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What is Searing?

What is Searing?

Pork chops and garlic -South Africa

Searing is the process of placing meat on a flaming hot skillet/pan that will caramelize the meat's surfaces and seal more flavour. Although this form of cooking is time-consuming, it definitely provides an added taste and creates a tender texture. 

Date Posted:

November 22, 2022

What is Searing?

What is Searing Meat?

Searing is the process of placing meat on a flaming hot skillet/pan that will caramelize the meat’s surfaces and seal more flavour. Although this form of cooking is time-consuming, it definitely provides an added taste and creates a tender texture.

Do not crowd the meat

Searing your pork is effortless and adds plenty more flavour to your meat in comparison to just cooking it. The best way to start with searing is to choose your pan, pot or skillet. When placing your pork, be sure that you do not over crowd your pan. Overcrowding might lead to your meat not fully creating caramelized sides and to steam instead of searing. Be sure to place your pieces a few centimetres apart in your pan.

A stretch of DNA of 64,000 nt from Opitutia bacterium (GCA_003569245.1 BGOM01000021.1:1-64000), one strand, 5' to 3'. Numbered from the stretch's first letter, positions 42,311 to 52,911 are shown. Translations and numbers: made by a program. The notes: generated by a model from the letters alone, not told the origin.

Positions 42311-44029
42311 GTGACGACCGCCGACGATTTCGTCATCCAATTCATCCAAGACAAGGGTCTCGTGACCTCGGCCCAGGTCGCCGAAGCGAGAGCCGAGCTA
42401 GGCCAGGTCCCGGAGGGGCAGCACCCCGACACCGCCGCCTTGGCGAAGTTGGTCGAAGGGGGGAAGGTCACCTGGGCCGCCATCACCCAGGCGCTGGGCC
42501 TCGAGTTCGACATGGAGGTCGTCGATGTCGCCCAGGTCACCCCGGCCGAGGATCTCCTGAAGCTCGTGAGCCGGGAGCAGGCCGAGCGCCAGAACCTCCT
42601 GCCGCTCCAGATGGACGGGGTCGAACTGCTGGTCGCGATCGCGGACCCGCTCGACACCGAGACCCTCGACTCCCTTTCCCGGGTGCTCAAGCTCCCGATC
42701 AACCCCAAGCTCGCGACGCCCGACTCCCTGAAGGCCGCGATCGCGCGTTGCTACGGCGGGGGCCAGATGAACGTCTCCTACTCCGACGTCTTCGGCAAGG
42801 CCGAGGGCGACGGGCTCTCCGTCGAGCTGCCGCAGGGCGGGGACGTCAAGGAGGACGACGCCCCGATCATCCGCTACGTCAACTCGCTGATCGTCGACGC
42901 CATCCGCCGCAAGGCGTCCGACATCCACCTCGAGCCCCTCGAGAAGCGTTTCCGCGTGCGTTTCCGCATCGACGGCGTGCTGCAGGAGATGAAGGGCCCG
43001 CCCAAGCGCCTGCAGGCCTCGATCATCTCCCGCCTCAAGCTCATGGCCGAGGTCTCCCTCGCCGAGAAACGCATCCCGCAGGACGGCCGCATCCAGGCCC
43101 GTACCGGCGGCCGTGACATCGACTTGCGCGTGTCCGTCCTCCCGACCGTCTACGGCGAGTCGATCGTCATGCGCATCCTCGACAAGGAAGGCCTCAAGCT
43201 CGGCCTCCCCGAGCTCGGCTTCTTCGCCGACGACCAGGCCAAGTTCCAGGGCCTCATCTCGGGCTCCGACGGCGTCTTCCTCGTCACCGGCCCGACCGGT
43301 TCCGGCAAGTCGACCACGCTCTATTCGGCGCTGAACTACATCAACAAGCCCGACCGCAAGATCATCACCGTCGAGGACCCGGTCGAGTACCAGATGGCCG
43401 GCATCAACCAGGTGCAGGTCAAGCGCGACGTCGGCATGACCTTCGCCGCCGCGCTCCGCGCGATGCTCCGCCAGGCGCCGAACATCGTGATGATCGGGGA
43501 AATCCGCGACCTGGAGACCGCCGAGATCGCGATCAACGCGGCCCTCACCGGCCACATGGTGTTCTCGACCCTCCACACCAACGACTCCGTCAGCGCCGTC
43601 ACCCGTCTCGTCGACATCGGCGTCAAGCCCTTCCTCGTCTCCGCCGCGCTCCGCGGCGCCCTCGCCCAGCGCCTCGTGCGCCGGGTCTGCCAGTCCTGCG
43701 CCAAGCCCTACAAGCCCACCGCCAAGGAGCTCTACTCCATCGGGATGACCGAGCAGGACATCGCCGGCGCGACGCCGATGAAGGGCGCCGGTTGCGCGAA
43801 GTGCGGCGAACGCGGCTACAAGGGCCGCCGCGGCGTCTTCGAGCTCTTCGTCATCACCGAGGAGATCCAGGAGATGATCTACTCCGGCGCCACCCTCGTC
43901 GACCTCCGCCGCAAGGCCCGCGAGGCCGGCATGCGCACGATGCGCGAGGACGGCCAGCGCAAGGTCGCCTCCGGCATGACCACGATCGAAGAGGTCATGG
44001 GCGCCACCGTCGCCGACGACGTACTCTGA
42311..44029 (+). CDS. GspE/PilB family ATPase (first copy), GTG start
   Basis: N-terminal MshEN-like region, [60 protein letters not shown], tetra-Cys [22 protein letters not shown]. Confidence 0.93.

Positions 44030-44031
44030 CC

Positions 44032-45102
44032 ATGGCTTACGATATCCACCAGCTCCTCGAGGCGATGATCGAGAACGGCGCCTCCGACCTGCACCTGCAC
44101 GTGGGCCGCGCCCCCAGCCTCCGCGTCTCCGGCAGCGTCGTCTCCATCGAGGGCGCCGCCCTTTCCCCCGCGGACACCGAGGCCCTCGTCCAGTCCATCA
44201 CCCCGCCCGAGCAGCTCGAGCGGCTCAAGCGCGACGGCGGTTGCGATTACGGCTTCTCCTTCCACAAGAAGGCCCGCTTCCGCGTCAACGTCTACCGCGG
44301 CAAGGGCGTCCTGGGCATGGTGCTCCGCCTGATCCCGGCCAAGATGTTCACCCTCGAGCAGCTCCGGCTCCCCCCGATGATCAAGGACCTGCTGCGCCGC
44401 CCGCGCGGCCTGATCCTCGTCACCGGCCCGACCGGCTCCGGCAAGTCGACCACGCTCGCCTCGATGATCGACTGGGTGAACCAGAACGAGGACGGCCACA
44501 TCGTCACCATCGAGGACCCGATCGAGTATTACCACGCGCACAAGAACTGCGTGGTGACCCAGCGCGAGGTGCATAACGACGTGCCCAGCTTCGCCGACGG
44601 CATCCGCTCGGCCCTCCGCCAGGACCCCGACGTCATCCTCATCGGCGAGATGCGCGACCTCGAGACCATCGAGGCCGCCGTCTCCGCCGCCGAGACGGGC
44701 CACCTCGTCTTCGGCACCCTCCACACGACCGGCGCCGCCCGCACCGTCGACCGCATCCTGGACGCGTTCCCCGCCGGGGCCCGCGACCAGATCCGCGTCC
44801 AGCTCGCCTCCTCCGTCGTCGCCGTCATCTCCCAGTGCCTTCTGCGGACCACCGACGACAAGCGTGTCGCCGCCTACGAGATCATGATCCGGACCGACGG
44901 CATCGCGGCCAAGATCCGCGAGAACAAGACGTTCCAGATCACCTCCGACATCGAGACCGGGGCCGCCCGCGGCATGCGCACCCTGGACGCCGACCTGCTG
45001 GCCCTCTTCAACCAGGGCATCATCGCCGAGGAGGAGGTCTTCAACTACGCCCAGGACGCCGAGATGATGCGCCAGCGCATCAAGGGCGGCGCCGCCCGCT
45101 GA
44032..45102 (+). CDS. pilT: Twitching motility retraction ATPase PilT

Heat is  everything

One of the most important elements of searing is to make sure that your pan is extremely hot. If your pan isn’t hot enough, your meat might tend to steam instead of sear. You want your pork to sizzle on the pan and not to boil.  You can always preheat your pan in the oven for 20 minutes or leave it on high on the stove for 2 to 5 minutes before placing your meat on the pan.

A bit of oil goes a long way.

After you’ve added a thin coat of oil to your pan, it is always best to swirl  it evenly around so that it spreads across the whole surface of the pan. A thin coat of oil is not necessarily used to cook the meat, but to rather make sure that the surfaces are evenly seared. You also do not want to deep fry your pork and that is why only a thin layer is needed.

Only turn the meat occasionally

There is no need to constantly turn the meat, as that would rather cook it instead of searing it.  Leave the meat be! By only turning your pork every few minutes, it will give your pork a proper chance to sear.

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